Iowa Tax Café Blog
Special report on estate planning for farmers: Part 5 of 7
May. 6, 2011 – David M. Repp, Iowa Tax Café Blog
In a special report prepared in conjunction with a presentation at the University of Iowa College of Law’s 2011 Spring Tax Institute, David Repp takes in in-depth look at estate planning considerations for farmers and other landowners. Part 5 of 7, below, discusses the use of grantor retained annuity trusts.
Grantor Retained Annuity Trusts
Today’s low interest rates create an estate tax planning opportunity.
A grantor retained annuity trust (GRAT) is a method of “freezing” the value of the grantor’s estate by giving remainder interests in certain property, such as bank stock, to family members or loved ones and retaining an income interest (either all the income from the property, an annuity amount or a unitrust amount) for a period of years. When the trust is established, a gift of the remainder is made to the beneficiaries and a gift tax return must be filed. When properly structured, the value of the gift is equal to the actuarial value of the remainder interest.
A drawback to this estate freeze method is that the grantor must outlive the term of the trust. Otherwise, the value of the trust assets are included in the grantor’s estate. Thus, a dilemma for the grantor is created in determining the proper length of the trust. The grantor should want the trust term to be as long as possible, because the longer the trust term, the smaller the remainder interest and thus, the smaller the taxable gift. Alternatively, the grantor must outlive the trust or the entire estate planning scheme is all for naught. A form of grantor retained annuity trust is included at the end of these materials.
GRATS should be funded with assets that preferably are high yielding and have a high basis. The size of the gift that is deemed made by the creation of a GRAT is a direct result of the interest rate that is used in valuing the retained annuity. The annuity is valued using Table H of the Internal Revenue Service valuation tables that can be found in I.R.S. Publication 1457. Within Table H, the appropriate table to use depends on the interest rate in effect under Code Section 7520 for the month the trust is created. For September, 2008, the rate is 4.2 percent (up from 3.2% in May). A GRAT is effective to transfer wealth to a second generation at less than the normal gift or estate tax rates only if the trust assets produce at a rate higher than the Section 7520 rate in effect at the creation of the trust.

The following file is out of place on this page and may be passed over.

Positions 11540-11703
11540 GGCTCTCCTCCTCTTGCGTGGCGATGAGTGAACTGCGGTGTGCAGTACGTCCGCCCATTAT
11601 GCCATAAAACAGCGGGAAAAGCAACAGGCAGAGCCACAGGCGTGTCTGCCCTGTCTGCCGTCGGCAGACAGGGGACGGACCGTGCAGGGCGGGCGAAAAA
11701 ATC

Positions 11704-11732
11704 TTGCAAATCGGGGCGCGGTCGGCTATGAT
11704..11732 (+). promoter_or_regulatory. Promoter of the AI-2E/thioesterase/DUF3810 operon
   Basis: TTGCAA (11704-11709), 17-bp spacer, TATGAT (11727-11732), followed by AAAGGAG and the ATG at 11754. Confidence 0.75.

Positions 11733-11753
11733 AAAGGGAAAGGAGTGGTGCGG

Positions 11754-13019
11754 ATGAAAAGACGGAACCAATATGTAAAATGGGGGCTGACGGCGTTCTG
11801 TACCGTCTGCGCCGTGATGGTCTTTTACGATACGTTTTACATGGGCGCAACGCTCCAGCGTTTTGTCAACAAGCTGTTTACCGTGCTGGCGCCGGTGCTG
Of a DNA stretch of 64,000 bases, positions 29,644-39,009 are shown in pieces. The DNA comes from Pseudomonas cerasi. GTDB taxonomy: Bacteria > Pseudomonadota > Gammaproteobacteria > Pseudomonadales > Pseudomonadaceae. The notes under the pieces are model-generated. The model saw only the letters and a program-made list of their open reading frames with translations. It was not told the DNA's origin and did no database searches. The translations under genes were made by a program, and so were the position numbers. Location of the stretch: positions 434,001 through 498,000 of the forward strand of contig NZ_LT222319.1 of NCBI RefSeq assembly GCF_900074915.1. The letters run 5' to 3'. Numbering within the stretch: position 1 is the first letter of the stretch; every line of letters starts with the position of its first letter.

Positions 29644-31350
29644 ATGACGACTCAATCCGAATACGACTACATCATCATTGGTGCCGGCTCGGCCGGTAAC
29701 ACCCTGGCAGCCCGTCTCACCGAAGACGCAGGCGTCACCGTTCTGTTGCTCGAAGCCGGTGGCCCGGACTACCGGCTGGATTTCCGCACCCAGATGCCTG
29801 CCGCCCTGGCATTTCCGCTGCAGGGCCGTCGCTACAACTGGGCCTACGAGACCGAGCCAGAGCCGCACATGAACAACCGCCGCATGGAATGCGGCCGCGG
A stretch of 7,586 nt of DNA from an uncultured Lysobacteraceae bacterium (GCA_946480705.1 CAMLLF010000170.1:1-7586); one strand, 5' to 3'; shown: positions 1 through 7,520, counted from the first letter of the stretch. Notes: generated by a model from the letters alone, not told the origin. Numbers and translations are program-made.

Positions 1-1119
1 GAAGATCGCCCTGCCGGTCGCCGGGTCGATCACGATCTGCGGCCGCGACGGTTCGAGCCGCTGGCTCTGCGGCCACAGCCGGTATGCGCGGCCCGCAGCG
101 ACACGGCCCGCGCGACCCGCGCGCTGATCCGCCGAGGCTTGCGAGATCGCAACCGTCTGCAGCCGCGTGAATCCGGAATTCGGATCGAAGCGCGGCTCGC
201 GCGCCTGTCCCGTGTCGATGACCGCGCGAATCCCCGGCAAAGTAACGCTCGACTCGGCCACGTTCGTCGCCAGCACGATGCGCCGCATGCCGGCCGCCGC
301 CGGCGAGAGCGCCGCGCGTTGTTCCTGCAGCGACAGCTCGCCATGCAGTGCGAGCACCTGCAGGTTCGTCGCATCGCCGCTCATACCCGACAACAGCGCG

If the trust assets of a GRAT grow at a rate higher than the applicable Section 7520 rate, the remainder interest will be undervalued when the trust was created – that is, the present value of the remainder interest for gift tax purposes will be $X, and the present value of the property the younger generation actually receive when the trust terminates will be greater than $X. The greater the rate by which the trust assets outperform the applicable Section 7520 rate, the greater the value of the property that will be transferred to the younger generation free of transfer tax.
GRATS should also, preferably, be funded with assets that have a high basis. If the grantor survives the term of the trust, the basis of the assets in the hands of the grantor will be the basis in the hands of the children. Therefore, if the children sell the property after the trust terminates, they will have to pay income tax on any appreciation in the value of the property over the original basis. This would not be the case if the grantor died with the property and if the property’s basis were stepped up to its fair market value. However, for wealthy grantors, it is better in most cases to have the children pay income tax on the appreciation of the property than subject the property to high estate tax.
Other considerations and planning aspects of using GRATS include:
Categories: Agricultural Law, David Repp, Real Estate & Land Use, Taxation Law, Trusts & Estates Law